While this product may work for people with less oily eyelids, it just does not work for me. The product fell way short of its claims; it claimed to make eyeshadow last 24 hours and then didn’t even last 8. This is very disappointing coming from such a hyped-up product.

Rating: D-

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So Urban Decay Won’t Be in China After All…

According to a recent press release that I found on Temptalia.com (see press release here), Urban Decay has decided not to sell to the Chinese market and therefore open themselves up to the possibility that they’re products may at some point be tested on animals by the Chinese government before release onto the market. The reason Urban Decay gave for its sudden change of heart was that they felt that they really could not honor their “core principles” if they were to sell to a Chinese market. I’m sure this will be fantastic news to those of you who did not feel they could support the brand whilst they sold in China!

To see my earlier post on the deal with China, click here.

What To Do About China

**UPDATE** Urban Decay has decided to pull out of the Chinese market, see post here.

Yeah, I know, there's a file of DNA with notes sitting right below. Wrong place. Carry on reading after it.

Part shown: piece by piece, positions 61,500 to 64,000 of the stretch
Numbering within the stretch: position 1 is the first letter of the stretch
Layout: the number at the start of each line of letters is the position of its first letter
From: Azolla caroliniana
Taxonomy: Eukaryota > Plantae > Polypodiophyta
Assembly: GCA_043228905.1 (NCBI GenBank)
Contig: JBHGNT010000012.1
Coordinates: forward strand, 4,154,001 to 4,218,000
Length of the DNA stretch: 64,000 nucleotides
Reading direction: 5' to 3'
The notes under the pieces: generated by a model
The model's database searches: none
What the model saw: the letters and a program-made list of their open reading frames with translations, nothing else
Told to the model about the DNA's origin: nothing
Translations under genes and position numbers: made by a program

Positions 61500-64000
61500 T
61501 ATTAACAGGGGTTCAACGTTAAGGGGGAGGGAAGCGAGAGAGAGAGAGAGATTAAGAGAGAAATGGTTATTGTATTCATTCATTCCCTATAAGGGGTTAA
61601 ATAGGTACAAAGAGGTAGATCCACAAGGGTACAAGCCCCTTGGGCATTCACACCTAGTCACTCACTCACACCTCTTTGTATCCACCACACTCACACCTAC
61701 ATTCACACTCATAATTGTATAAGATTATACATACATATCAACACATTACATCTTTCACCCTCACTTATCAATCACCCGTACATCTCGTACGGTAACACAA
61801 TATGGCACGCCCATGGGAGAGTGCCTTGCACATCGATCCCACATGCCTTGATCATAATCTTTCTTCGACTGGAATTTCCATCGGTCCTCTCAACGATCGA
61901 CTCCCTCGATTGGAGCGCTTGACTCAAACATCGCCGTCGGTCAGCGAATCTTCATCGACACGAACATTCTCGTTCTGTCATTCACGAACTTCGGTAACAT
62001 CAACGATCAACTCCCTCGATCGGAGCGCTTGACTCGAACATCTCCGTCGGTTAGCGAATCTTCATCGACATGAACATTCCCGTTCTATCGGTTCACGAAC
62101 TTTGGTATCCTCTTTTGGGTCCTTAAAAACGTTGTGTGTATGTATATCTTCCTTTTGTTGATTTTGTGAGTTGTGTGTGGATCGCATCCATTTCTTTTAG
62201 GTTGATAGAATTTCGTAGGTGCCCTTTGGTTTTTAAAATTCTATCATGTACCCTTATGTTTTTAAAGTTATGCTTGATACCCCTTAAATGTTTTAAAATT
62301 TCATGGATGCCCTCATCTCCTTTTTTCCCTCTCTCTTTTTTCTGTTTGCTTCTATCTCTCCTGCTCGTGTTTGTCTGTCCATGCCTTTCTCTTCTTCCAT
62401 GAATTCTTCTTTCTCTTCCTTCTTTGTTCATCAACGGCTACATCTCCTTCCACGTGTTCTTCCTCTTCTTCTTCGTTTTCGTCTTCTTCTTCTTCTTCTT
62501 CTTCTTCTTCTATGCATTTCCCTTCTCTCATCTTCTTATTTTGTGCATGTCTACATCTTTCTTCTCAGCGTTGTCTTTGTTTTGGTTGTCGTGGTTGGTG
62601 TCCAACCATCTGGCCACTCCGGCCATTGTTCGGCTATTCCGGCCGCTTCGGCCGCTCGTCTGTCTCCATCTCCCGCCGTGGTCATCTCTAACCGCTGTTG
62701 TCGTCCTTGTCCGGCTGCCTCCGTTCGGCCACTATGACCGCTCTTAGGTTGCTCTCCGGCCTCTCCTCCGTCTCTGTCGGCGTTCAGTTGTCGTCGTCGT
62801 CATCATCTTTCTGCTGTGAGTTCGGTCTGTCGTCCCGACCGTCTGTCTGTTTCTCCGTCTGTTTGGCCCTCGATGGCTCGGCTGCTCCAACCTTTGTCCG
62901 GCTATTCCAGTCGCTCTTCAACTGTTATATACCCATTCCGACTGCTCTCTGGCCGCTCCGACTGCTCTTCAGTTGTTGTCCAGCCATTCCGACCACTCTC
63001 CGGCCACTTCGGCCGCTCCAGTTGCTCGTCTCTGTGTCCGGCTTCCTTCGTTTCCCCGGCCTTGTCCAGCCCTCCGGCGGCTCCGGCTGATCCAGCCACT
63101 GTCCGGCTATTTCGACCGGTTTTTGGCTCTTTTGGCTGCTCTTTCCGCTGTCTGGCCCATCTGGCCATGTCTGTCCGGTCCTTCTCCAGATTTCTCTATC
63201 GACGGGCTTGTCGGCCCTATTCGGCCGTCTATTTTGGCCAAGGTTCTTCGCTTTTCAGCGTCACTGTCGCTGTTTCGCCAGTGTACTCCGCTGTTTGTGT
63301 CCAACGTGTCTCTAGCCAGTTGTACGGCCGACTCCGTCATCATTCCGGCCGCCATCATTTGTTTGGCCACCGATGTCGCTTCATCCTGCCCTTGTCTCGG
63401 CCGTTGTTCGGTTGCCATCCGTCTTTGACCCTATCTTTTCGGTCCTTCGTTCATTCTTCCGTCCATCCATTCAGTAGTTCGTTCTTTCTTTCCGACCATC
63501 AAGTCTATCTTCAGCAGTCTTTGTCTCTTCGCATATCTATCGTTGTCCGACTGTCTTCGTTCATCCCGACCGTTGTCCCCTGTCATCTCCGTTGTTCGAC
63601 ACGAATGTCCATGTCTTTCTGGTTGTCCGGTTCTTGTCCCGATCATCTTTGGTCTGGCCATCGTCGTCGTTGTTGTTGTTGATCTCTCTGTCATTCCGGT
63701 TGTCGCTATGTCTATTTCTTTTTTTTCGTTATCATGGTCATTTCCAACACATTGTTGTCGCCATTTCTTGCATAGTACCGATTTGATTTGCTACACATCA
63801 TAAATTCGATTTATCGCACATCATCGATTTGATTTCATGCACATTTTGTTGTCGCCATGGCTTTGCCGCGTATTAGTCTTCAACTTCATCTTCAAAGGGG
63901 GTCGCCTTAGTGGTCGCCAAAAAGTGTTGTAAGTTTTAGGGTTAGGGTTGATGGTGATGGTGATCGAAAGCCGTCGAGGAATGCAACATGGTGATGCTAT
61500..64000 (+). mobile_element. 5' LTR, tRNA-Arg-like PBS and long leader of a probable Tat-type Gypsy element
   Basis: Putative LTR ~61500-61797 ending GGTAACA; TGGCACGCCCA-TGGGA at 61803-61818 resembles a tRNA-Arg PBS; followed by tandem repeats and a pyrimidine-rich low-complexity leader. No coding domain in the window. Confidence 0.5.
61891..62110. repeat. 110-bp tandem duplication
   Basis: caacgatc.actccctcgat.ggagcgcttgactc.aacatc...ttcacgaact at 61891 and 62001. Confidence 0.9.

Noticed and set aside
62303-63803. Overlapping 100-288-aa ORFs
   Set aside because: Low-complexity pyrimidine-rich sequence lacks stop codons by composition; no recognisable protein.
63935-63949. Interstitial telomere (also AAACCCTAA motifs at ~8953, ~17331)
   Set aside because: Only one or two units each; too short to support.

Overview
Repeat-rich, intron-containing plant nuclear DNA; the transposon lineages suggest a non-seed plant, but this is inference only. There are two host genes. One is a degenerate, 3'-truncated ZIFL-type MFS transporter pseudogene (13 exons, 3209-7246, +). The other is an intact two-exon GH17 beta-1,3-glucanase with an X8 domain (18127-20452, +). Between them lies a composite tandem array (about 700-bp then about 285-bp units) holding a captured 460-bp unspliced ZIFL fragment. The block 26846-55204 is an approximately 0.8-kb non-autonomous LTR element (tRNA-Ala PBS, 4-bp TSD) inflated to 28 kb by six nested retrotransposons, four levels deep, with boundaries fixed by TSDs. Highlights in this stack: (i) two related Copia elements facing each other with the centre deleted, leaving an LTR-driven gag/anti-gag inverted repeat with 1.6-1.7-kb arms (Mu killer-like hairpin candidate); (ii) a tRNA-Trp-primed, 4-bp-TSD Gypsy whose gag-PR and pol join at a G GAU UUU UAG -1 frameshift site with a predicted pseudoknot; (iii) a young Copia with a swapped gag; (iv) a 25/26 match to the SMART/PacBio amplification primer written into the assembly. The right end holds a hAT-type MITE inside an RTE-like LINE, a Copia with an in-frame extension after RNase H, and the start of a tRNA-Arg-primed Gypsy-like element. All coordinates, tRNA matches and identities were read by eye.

So as you may know, the cruelty-free world has had some controversial news: some highly respected cruelty-free companies such as Estee Lauder (owners of many brands, including MAC and Bobbi Brown) and Urban Decay are expanding into China. “So what?” you ask. Chinese law allows the government to test products going onto the market without the knowledge of the companies, according to Urban Decay’s press statement. And yeah, those would be animals they would be testing on. This has pretty much pissed off a bunch of people that supported the brands because they were cruelty-free. I don’t really like the fact that these products in China may have been tested on animals at some point (Urban Decay still does not test on animals themselves, but by expanding into the Chinese market they open themselves up to the risk), but I also see this as a good opportunity, as does Urban Decay. As I have said before, I do not want my money being used to test on animals. However, I do want my money to go for making a change in the way things are run. Apparently the Chinese market is a very closed market, so the only way to change the policies regarding animal testing would be from within. From what I have heard, it seems like Chinese consumers really don’t think about it at all, there is very little awareness of the horrible things that are done in the name of beauty. I am willing to support these companies expanding into China if they will try to promote cruelty-free testing methods to the Chinese government. And according to their press statement, that is exactly what they plan to do. OK, so Urban Decay is going to try to work some changes, but is Estee Lauder? I have not found a statement regarding promoting change in China in particular (it may exist, though, I just haven’t come across it), but in the FAQ section of their website where they state their policy regarding animal testing, they do stress the point that they work hard to promote alternative testing methods. There really cannot be enough promotion out there, so if a company is doing their fair share, I am not going to boycott them and endanger their campaigns.